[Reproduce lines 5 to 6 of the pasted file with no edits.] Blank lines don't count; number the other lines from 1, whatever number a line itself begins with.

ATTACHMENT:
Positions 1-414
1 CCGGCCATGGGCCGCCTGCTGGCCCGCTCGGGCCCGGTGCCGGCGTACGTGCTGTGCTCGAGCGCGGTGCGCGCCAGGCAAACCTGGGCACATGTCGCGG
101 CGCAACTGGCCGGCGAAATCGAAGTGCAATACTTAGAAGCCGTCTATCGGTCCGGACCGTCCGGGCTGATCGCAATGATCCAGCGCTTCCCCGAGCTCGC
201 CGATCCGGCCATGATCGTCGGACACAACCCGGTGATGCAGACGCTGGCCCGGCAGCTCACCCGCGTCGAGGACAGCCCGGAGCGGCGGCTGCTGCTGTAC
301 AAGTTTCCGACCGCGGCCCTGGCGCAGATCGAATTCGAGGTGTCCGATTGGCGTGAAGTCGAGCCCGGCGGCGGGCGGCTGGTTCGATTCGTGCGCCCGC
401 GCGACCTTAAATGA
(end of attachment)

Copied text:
301 AAGTTTCCGACCGCGGCCCTGGCGCAGATCGAATTCGAGGTGTCCGATTGGCGTGAAGTCGAGCCCGGCGGCGGGCGGCTGGTTCGATTCGTGCGCCCGC
401 GCGACCTTAAATGA